Underwood said her husband always wanted to leave some legacy behind as he knew his time on earth was going to be very short.
"After speaking several times with Ford Price, our minister at Central United Methodist Church in the west end of Huntington, a plan came together," she said. Thus, John Underwood created a sports camp at the church.
"The sports camp was basically to give the west end kids a free, week-long, structured, and disciplined event to give them perhaps a different way of thinking," Donna Underwood said. "Some, not all, come from very impoverished living conditions and they would never be able to attend a sports camp. The camp provides several different avenues of sports and Christian morals. It is taught by volunteers and volunteer coaches from the community."
She said that free breakfast and lunch is provided to all participants.
"After they complete the week of activities, the street is blocked off, games, speakers, music, awards, and a free cook-out are provided for the whole community," she said. "Without the support of other churches and our church family, along with the community and Marshall University allowing us to use some of their athletic fields, this would never been accomplished. I have to give thanks to all those other folks who step up to help make this successful."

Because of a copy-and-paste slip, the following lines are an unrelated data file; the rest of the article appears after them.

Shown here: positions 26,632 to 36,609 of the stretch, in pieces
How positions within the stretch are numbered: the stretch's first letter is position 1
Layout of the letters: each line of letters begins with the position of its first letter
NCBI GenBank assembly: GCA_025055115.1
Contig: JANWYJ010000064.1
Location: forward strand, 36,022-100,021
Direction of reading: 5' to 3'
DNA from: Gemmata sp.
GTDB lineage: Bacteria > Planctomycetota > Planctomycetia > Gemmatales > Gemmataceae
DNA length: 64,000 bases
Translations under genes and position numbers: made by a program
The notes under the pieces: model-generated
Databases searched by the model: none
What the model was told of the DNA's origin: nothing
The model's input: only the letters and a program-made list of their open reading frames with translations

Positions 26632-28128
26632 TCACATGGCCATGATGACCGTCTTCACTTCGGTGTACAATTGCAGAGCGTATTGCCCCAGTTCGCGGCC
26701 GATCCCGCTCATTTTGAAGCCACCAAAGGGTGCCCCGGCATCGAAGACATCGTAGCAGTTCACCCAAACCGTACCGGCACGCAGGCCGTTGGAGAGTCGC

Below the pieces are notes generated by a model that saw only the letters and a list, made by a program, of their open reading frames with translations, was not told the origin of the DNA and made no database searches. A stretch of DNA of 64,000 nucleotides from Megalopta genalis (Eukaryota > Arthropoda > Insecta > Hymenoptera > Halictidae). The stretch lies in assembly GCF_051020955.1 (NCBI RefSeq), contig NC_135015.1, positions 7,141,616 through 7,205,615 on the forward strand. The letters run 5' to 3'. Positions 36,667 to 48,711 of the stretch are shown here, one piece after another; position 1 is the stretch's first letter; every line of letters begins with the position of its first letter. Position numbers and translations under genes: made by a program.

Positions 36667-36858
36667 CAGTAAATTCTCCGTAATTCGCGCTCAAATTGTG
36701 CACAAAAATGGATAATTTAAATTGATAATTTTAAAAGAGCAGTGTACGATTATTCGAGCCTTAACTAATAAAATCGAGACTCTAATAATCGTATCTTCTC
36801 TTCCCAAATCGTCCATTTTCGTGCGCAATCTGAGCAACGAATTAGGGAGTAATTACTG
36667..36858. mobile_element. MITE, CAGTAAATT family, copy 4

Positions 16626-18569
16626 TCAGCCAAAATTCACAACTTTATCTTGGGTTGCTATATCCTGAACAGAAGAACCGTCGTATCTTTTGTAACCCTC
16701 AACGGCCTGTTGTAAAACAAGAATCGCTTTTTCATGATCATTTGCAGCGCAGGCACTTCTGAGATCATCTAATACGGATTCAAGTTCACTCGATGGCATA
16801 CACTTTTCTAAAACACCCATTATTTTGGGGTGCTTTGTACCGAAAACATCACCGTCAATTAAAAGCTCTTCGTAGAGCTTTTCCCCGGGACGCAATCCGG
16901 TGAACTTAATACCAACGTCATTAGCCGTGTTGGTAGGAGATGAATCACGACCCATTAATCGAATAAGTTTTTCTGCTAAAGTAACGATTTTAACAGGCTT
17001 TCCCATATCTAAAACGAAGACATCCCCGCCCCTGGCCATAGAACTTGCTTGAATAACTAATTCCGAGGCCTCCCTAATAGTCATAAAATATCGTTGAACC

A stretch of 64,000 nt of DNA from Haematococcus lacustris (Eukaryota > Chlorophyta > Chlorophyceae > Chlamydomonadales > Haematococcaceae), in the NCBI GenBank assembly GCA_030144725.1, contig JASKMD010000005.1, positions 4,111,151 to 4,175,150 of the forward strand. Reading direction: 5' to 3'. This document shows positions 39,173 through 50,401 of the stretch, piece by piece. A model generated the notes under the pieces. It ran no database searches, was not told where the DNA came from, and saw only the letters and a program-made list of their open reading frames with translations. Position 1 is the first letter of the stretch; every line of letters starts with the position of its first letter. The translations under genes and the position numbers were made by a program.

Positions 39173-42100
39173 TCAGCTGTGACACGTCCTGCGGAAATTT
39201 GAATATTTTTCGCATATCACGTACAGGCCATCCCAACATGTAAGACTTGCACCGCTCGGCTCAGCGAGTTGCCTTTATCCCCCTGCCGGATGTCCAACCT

Dr. Ron Area, CEO of the Marshall Foundation, described Donna Underwood as "one of the most caring and giving people I know. She has a passion for making other people's lives better. Donna and John lived by the belief, 'To whom much is given, much is expected.' "
Dr. Kevin Yingling, dean of Marshall's school of Pharmacy, said, "Through my interactions with Donna Underwood, in addition to her kind and gracious spirit, she demonstrates that she understands the value of each person and loves to encourage people to be their best. She knows the value of individual potential, the 'make a difference' character of a person. She exemplifies this in her occupational endeavors and in her charitable endeavors across our campus. Their scholarships (Donna's and John's) are yet one more example of her generous nature and eagerness to directly 'make a difference' for those who will do the same for others."
Dr. Ronald Bieniek, dean of Marshall's Honors College, reiterated the impact of these gifts, saying, "Donna Underwood's generosity increases Marshall's ability to provide financial assistance and experiential opportunities to deserving students who can run full throttle with such scholarship support. I am grateful for her caring investment in our students and their potential."
Donna and John Underwood have supported many other programs at Marshall, including:
- The Vision Campaign - the Underwood Sports Medicine Research Center Endowment
- The Robert C. Byrd Biotechnology Science Center
- The Marshall University Foundation Hall
- Athletics, including the Thunder Club
They also are members of the President's Circle, for which they qualified by giving at least $100,000 to MU, and the Old Main Society, for those who have remembered Marshall University in their will, trust, or through other planned gifts.